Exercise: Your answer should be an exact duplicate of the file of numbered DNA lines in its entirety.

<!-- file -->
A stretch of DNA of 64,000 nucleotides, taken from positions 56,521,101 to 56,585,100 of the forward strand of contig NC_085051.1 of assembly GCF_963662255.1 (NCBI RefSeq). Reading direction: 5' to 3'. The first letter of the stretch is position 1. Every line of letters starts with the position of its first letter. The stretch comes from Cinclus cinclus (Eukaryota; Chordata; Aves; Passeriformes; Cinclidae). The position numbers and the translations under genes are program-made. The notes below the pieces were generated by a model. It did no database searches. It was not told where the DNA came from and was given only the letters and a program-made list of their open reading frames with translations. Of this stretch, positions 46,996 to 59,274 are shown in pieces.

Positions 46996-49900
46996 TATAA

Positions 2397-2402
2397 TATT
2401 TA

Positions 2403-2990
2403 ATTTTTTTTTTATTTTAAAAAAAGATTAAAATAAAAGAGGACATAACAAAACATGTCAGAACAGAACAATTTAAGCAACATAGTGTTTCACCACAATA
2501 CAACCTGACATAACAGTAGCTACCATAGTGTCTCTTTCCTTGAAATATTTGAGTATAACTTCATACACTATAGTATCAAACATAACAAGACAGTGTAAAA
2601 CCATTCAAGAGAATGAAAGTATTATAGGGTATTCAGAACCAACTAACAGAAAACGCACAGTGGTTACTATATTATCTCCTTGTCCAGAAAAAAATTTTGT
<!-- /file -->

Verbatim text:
A stretch of DNA of 64,000 nucleotides, taken from positions 56,521,101 to 56,585,100 of the forward strand of contig NC_085051.1 of assembly GCF_963662255.1 (NCBI RefSeq). Reading direction: 5' to 3'. The first letter of the stretch is position 1. Every line of letters starts with the position of its first letter. The stretch comes from Cinclus cinclus (Eukaryota; Chordata; Aves; Passeriformes; Cinclidae). The position numbers and the translations under genes are program-made. The notes below the pieces were generated by a model. It did no database searches. It was not told where the DNA came from and was given only the letters and a program-made list of their open reading frames with translations. Of this stretch, positions 46,996 to 59,274 are shown in pieces.

Positions 46996-49900
46996 TATAA

Positions 2397-2402
2397 TATT
2401 TA

Positions 2403-2990
2403 ATTTTTTTTTTATTTTAAAAAAAGATTAAAATAAAAGAGGACATAACAAAACATGTCAGAACAGAACAATTTAAGCAACATAGTGTTTCACCACAATA
2501 CAACCTGACATAACAGTAGCTACCATAGTGTCTCTTTCCTTGAAATATTTGAGTATAACTTCATACACTATAGTATCAAACATAACAAGACAGTGTAAAA
2601 CCATTCAAGAGAATGAAAGTATTATAGGGTATTCAGAACCAACTAACAGAAAACGCACAGTGGTTACTATATTATCTCCTTGTCCAGAAAAAAATTTTGT